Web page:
and civil society
Commentary by Adam Tanous
How much do you think your neighbors know
about your sex life? Do they know what you do or don’t do, whether you and your
spouse use contraception and, if so, what kind? Do they know whether the woman
of the household, for whatever reason, has ever had an abortion?
If that line of questioning is upsetting
or unnerving it should be. Instinctively, we seem to know they are private
issues that really have no bearing on anyone else in society. The Supreme Court
found there to be just such support for privacy in the Constitution,
specifically in the 1965 Griswald v. Connecticut contraceptive case and the 1973
Roe v. Wade abortion case. The court found that support in the Ninth and 14th
Amendments. The former states: "The enumeration in the Constitution, of certain
rights, shall not be construed to deny or disparage others retained by the
people." Section one of the Fourteenth Amendment states in part, " …No state
shall make or enforce any law which shall abridge the privileges or immunities
of citizens of the United States …"
In essence the court was reaffirming that
rights not specifically enumerated in the Constitution—privacy rights—cannot be
denied simply because abortion and contraception per se did not exist at the
time of the writing of the Constitution.
The privacy debate, 30 years later, is in
full bloom. The Supreme Court, in Lawrence v. Texas, recently struck down the
Texas ban on private consensual sex between adults of the same sex. Justice
Anthony M. Kennedy read the majority opinion. "It is a promise of the
Constitution that there is a realm of personal liberty which the government may
not enter … (the case involved) two adults who, with full and mutual consent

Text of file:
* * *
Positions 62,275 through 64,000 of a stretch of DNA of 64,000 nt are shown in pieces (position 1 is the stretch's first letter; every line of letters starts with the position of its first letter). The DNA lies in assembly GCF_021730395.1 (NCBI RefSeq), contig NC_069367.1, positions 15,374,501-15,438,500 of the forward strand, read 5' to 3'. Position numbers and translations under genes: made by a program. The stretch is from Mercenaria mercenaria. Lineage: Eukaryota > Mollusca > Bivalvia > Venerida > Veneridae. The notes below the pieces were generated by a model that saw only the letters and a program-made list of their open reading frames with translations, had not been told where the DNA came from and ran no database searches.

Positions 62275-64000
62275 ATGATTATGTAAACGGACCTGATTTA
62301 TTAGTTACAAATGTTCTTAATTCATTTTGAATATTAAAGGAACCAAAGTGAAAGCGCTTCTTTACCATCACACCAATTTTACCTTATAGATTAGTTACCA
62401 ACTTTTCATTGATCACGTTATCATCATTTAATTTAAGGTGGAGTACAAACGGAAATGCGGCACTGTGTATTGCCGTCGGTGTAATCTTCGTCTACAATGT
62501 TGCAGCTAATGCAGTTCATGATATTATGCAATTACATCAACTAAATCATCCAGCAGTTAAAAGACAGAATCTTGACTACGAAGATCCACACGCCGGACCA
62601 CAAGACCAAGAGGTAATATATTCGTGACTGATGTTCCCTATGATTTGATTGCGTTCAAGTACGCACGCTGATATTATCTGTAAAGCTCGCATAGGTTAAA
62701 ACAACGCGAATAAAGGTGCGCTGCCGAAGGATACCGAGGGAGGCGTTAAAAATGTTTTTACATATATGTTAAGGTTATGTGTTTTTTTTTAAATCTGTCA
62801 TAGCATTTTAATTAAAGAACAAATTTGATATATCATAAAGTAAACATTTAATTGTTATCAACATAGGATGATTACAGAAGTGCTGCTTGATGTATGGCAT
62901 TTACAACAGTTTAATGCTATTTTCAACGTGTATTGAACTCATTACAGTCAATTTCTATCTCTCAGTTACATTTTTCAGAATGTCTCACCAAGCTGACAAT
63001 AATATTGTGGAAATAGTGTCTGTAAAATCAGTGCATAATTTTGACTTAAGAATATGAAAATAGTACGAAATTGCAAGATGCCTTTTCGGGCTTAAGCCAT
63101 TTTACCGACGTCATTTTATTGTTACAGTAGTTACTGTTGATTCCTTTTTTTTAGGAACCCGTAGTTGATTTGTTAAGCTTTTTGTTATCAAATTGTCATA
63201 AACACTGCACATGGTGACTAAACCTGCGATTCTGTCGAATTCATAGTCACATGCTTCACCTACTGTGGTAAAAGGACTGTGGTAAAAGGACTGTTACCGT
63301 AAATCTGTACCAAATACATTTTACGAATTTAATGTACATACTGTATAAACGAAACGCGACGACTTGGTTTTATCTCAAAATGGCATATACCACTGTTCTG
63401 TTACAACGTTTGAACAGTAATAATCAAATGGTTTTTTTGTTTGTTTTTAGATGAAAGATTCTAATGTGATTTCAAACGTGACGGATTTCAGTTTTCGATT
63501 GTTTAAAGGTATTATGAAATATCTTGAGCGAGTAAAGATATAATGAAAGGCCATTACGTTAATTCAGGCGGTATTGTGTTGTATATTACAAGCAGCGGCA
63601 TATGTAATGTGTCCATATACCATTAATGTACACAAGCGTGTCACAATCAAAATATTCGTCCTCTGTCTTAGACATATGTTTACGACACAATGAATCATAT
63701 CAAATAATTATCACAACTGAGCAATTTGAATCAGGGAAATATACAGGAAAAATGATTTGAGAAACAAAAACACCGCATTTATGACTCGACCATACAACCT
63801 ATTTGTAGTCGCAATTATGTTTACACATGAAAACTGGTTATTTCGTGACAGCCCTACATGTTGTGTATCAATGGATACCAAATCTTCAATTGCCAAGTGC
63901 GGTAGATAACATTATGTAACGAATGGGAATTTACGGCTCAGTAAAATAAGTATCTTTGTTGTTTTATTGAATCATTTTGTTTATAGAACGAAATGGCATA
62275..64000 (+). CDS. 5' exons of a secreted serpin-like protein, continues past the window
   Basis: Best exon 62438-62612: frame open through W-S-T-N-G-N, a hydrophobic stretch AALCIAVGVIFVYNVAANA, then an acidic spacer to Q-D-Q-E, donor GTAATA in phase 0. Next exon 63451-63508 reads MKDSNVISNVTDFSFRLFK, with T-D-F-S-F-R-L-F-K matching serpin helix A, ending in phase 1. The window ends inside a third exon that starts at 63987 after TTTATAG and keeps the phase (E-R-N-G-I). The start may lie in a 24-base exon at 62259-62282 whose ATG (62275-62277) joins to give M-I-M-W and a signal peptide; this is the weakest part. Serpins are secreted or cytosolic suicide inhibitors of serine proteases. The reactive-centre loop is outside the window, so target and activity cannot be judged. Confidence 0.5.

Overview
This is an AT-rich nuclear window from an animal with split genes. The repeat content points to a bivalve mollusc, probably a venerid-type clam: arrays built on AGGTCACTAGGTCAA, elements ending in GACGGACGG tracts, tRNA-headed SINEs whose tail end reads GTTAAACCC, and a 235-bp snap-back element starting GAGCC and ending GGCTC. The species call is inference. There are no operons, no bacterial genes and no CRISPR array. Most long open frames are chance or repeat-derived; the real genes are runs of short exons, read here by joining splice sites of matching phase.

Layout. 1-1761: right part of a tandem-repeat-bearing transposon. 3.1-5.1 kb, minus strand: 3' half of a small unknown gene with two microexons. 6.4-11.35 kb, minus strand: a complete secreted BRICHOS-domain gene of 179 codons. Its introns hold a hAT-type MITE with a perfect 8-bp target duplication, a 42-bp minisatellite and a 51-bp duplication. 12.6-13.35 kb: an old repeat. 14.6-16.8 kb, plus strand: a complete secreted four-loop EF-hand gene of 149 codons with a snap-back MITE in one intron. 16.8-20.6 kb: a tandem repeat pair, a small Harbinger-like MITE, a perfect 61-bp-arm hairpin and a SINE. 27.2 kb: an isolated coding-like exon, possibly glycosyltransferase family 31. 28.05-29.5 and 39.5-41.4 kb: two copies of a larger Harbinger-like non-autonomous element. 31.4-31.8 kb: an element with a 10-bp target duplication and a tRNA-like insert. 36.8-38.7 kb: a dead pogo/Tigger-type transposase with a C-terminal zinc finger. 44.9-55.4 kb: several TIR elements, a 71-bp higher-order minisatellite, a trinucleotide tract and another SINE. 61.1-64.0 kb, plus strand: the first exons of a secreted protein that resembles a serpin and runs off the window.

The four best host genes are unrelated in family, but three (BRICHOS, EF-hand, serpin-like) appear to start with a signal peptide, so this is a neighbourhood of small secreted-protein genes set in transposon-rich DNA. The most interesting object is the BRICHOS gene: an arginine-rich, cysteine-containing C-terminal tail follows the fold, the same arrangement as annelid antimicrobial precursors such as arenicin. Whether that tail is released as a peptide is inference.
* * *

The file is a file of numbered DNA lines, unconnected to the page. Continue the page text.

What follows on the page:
from each other, engaged in sexual practices common to a homosexual lifestyle.
The petitioners are entitled to respect for their private lives. The State
cannot demean their existence or control their destiny by making their private
sexual conduct a crime."
Justice Sandra Day O’Connor voted with the
majority but for different reasons. She objected to the Texas law because it
violated the constitutional guarantee of equal protection under the law (again
the 14th Amendment). She seemed to be saying: How could the Constitution allow
certain sexual practices when heterosexuals engage in them, but then bar those
same practices when homosexuals are involved.
What is rightfully left out of this ruling
is any moral judgment. Which sexual practices are moral and which are not is,
first of all, unanswerable and, second, has no bearing on the legal principles.
Morality is more grounded in religion, and, hence, more subjective in nature
than is the rule of law in civil society.
Now, of course, all this is heading to a
bigger stage. After all, there are only four states that consider consensual
homosexual conduct a crime (Missouri, Texas, Kansas and Oklahoma), and nine that
ban both homosexual and heterosexual sodomy.
That bigger stage is the battle over
whether to allow gay marriage or not. President Bush last week said that his